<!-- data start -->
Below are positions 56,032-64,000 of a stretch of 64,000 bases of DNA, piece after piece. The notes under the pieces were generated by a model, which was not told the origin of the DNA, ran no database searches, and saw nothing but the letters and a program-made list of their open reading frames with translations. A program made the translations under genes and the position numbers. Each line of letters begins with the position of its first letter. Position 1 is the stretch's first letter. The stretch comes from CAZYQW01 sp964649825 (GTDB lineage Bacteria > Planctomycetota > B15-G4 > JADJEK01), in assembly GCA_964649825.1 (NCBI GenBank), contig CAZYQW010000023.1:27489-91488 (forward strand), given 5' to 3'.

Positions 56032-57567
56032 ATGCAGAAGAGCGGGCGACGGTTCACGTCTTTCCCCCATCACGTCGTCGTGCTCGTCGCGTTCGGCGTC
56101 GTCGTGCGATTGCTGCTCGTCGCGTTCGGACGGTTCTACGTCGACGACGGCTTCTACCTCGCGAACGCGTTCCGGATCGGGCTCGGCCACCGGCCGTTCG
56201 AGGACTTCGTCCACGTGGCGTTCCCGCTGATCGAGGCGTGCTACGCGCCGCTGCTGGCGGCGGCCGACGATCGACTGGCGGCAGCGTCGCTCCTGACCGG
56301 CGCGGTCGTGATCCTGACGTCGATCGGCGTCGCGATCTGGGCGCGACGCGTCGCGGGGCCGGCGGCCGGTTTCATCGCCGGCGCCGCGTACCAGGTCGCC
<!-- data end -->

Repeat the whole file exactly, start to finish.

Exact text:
Below are positions 56,032-64,000 of a stretch of 64,000 bases of DNA, piece after piece. The notes under the pieces were generated by a model, which was not told the origin of the DNA, ran no database searches, and saw nothing but the letters and a program-made list of their open reading frames with translations. A program made the translations under genes and the position numbers. Each line of letters begins with the position of its first letter. Position 1 is the stretch's first letter. The stretch comes from CAZYQW01 sp964649825 (GTDB lineage Bacteria > Planctomycetota > B15-G4 > JADJEK01), in assembly GCA_964649825.1 (NCBI GenBank), contig CAZYQW010000023.1:27489-91488 (forward strand), given 5' to 3'.

Positions 56032-57567
56032 ATGCAGAAGAGCGGGCGACGGTTCACGTCTTTCCCCCATCACGTCGTCGTGCTCGTCGCGTTCGGCGTC
56101 GTCGTGCGATTGCTGCTCGTCGCGTTCGGACGGTTCTACGTCGACGACGGCTTCTACCTCGCGAACGCGTTCCGGATCGGGCTCGGCCACCGGCCGTTCG
56201 AGGACTTCGTCCACGTGGCGTTCCCGCTGATCGAGGCGTGCTACGCGCCGCTGCTGGCGGCGGCCGACGATCGACTGGCGGCAGCGTCGCTCCTGACCGG
56301 CGCGGTCGTGATCCTGACGTCGATCGGCGTCGCGATCTGGGCGCGACGCGTCGCGGGGCCGGCGGCCGGTTTCATCGCCGGCGCCGCGTACCAGGTCGCC